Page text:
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What is this Kanban everybody is talking about!


What is Kanban?

I've been meaning to write a post all about Kanban ever-since I wrote about a previous article  "The Ten Must do's of Scrum" http://christianleemiles.blogspot.co.uk/2013/02/the-ten-must-dos-of-scrum.html

Kanban is another agile term that gets thrown around a-lot.... usually by people who have no idea what it's really all about - but when did a lack of knowledge or understanding ever stop anybody throwing around buzz words?

Kanban originates from Japan and in particular Toyota's JIT (Just-In-Time) production system.

I was at a presentation or it might have been a training course, I don't recall!  but I do remember the instructor/speaker gave a very good demonstration using a bit of clear plastic pipe and a number of ping-pong balls to model the typical business/development process.

Basically features enter the pipe at one end... a process occurs, sometimes this will be structured, requirement gathering, design, production of code, testing etc, etc. However those who have worked in the industry as long as myself know that this process is usually far from structured!

But let us assume we have a nice neat process that occurs within our plastic pipe
  • Analysis 
  • Design/Develop
  • Test
Now lets say that our analysts are churning out 3 stories a week .

Development being the highly efficient machine we know they are are able to code 5 features per week.

And the testing team are able to test 3 features per week

No matter how many new requirements (or ping pong balls) are pushed into our plastic pipe the maximum number of new features per week is 3..... we have a bottle neck!

The testers have too much work to do.... whilst the developers take a well earned break!

So how can Kanban help us?

Like all good things agile it involves sticking a board on the wall and using post-it notes! you can get fancy computer software for this and apps for your phone but I personally like a board on the wall! perhaps not so good for distributed teams or where people are working from home a lot... however there's no reason why with everybody having smart phones these days you can't just take a photo! If your really into Agile and buzz words try calling it a "Information Radiator" - I tried it once and people laughed at me.... actually nobody laughed at me.... and in my opinion that's part of the problem with the modern workplace.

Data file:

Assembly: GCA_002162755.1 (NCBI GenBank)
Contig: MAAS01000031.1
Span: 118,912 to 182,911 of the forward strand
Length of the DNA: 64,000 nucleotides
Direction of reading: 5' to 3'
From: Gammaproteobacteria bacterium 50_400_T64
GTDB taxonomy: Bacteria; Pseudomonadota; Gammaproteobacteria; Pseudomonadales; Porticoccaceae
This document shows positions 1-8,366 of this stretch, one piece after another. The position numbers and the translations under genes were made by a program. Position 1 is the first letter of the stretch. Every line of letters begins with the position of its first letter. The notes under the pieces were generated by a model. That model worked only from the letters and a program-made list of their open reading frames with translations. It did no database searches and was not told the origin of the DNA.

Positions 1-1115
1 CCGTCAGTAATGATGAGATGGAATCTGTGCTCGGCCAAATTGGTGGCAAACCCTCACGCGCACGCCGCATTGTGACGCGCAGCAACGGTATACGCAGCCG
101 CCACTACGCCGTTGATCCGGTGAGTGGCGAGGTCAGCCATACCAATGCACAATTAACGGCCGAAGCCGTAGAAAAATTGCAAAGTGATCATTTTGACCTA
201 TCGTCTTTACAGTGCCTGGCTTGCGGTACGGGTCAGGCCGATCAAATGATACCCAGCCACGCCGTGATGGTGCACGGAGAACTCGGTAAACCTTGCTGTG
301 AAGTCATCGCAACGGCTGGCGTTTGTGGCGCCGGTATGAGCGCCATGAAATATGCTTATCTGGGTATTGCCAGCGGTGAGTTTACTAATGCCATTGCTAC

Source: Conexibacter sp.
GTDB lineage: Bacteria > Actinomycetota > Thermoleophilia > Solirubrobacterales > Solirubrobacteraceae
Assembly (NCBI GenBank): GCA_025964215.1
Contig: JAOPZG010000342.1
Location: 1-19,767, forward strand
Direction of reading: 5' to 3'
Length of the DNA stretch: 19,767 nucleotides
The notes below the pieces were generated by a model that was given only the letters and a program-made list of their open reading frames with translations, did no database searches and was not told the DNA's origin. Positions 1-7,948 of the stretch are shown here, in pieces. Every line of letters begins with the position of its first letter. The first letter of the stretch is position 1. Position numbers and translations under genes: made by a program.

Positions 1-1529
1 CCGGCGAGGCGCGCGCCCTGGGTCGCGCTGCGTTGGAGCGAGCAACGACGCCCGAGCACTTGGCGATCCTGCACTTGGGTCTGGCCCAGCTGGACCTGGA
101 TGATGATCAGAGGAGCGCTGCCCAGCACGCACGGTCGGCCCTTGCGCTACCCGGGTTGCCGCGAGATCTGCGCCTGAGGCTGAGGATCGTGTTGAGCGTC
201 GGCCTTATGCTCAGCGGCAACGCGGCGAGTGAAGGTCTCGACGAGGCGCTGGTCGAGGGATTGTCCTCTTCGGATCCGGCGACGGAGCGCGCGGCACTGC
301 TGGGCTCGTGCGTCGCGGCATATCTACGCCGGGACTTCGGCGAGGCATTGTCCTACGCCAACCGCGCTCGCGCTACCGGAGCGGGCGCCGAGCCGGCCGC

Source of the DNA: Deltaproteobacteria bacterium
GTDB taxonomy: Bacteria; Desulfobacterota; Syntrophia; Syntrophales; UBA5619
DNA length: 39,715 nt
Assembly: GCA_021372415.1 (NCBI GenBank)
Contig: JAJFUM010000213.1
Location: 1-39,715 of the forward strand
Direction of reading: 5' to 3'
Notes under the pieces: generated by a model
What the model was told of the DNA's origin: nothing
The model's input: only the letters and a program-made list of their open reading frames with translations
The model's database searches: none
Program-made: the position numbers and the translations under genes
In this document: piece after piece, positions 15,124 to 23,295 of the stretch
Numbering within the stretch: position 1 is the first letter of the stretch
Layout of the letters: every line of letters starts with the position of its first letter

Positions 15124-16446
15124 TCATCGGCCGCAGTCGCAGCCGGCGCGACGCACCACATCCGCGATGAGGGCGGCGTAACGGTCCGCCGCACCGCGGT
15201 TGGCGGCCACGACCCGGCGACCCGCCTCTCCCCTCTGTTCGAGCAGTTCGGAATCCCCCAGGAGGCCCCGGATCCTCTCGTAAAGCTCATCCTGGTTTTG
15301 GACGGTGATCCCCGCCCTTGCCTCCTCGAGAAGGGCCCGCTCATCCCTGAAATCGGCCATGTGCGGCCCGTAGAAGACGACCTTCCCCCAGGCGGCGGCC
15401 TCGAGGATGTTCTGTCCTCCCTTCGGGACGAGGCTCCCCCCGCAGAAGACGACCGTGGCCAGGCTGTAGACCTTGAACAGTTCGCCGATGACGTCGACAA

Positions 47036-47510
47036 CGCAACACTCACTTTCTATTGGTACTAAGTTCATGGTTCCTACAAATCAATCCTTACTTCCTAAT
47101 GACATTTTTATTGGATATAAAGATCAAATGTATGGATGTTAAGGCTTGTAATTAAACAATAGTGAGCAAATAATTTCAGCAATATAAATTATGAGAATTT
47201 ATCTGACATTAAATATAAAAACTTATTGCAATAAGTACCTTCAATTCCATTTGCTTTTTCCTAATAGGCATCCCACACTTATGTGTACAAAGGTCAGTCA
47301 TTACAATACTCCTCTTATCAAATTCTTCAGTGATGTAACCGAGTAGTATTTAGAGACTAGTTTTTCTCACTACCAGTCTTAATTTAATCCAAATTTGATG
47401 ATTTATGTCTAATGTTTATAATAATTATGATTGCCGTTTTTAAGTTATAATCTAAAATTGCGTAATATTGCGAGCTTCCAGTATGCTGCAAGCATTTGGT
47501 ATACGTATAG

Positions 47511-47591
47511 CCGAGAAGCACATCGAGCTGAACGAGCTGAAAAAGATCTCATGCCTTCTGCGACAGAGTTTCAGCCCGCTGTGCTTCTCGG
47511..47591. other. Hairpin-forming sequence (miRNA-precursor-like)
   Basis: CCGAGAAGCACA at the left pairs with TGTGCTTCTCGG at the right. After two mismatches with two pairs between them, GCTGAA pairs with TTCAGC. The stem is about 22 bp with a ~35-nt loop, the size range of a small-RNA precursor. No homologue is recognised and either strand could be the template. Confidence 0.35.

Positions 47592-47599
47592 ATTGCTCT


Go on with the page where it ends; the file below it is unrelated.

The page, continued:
In the above example (I was going to use a real photograph but client confidentially and all that!) We can see that every piece of work is represented by a post-it note.

The numbers on top show the maximum number of jobs allowed per team (more on that later) but for now these numbers limit the amount of overproduction... There's no point in development turning out a 100 features a week if we can only test 20! (think back to Toyota's JIT production line)

In the above example, development have all their work DONE (Remember how important the definition of done is in agile)... the testers however are still hard at it... the numbers on top physically prevent development and the analysis team from taking on anything new from the pending column until jobs can flow into Test.

Now depending on your organisation and how much your teams like each other the analysts might give the testers a hand - which helps to free up the blockage in the pipe line and work can start to flow again!

But the real advantage of the Kanban board is that blockages are immediately apparent and this allows for the process to be continually refined - remember this is one of the cornerstones of agile methodology.... you don't just design a system and leave it... you monitor it! agile is all about visibility and transparency.

I want to get started with Kanban - what should I do first?

1. Draw your pipeline... every organisation will have a slightly different process flows where do stories originate? how do they move through the system? how do they get tested/UAT/Release? 

2. Agree what are the 'Work in Progress' limits (remember you can change them later) 

3. How are stories selected and given a priority (just as would you with Scrum)

4. Very importantly.... how often do you review the process and how?

5. Get a board and stick it up (Be-careful with this and consider H&S, hanging a board from the wall isn't as safe as it used to be.... in fact in most organisations a Kanban board for this process might be required)

6. Start doing it! and don't be afraid to make changes!

And finally good luck,

Written by Christian Miles











Christian MilesWIP, kanban